This analysis concludes that over one in three annual deaths worldwide are avoidable by global Health equity. In the last five-year period the annual average of avoidable deaths was over 17 million deaths, 2000 every hour. Most of the avoidable deaths took place in the countries with per capita GDP below the minimum income threshold defined by the Healthy-Feasible-Sustainable (HFS) models. Such minimum “dignity threshold”, given the average level of resources, allows the definition of a “hoarding threshold” and -between both dignity and hoarding thresholds- an economic equity zone compatible with the universal right to health (and possibly most other human rights).
This tragic death toll due to global injustice challenges the global economic and cooperation framework. The redistribution required to enable all persons in the world to have the chance to enjoy a globally feasible-sustainable minimum level of life expectancy challenges the far lower, unequitable and volatile levels of development “aid”.
The work ends by challenging also the global rating of development (as the Human Development Index) by introducing the dimensions of our effects on others (here or to come) through the effects of hoarding and/or exhausting natural and economic resources.
*Juan Garay is a medical doctor from Spain, specialized in internal medicine, infectious diseases and public health. Since the 80s, he has combined clinical, public health, research and design on health systems (as some of the early AIDS treatment programs in Africa), in many countries in Europe, Africa and America, with governments, universities and non-state actors.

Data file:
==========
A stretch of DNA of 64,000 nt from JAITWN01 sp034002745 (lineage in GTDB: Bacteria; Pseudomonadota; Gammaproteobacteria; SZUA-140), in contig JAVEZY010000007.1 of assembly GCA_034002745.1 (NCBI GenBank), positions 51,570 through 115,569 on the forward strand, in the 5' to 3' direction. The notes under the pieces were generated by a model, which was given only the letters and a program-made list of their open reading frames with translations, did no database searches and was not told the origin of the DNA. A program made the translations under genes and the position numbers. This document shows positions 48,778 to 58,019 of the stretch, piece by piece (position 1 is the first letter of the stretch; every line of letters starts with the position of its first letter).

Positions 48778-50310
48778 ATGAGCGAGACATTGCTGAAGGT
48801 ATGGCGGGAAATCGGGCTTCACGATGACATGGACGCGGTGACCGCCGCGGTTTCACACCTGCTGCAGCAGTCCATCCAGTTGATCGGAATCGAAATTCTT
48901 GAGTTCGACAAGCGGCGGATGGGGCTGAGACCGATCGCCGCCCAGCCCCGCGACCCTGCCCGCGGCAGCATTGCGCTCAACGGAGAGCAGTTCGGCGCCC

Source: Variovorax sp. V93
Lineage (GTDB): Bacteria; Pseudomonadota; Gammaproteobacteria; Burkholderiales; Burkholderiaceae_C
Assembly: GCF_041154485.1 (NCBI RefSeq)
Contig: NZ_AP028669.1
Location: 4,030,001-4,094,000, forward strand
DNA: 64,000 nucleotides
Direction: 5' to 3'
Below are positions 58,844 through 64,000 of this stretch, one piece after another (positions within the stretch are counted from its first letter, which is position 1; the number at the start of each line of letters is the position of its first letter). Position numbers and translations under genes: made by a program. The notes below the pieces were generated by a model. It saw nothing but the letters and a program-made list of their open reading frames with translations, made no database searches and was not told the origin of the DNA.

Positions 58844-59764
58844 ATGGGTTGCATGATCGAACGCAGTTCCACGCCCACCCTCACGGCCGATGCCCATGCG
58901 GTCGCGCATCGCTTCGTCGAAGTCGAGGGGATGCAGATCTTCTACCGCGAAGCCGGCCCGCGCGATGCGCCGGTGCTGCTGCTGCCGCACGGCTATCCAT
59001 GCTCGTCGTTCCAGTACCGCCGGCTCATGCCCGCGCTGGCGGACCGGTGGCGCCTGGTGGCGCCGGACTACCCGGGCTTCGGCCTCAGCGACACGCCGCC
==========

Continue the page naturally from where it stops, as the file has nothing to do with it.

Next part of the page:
In 2002 he joined the European Union, working initially in the design of EU health cooperation policies and programs. He gradually explored the roots of health in the areas of human rights -coordinating the work towards the EU external policy on children rights- and the multisectorial dimensions of health which led to his coordination in the development of the EU policy on global health. In relation to global health challenges, he has focused on research on global health equity in the last years. Since 2013 he works as head of EU cooperation in Mexico, with special emphasis on analysis and policy dialogue on social cohesion.
In parallel to his responsibilities in the EU, Juan Garay is professor of global health in Granada and Madrid, advisor to the South American Institute of Health Governance, visiting lecturer in UC Berkeley, as well as guest lecturer in several universities in America and Europe, where he continues research and academic activities in relation to health and social equity metrics.
 From higher to lower average life expectancy 1950-2010 : Cuba, Costa Rica, Albania, Armenia, Georgia, Belize, St Lucia, Sri Lanka, Vietnam, Tonga, St Vincent, Paraguay, Grenada, and Colombia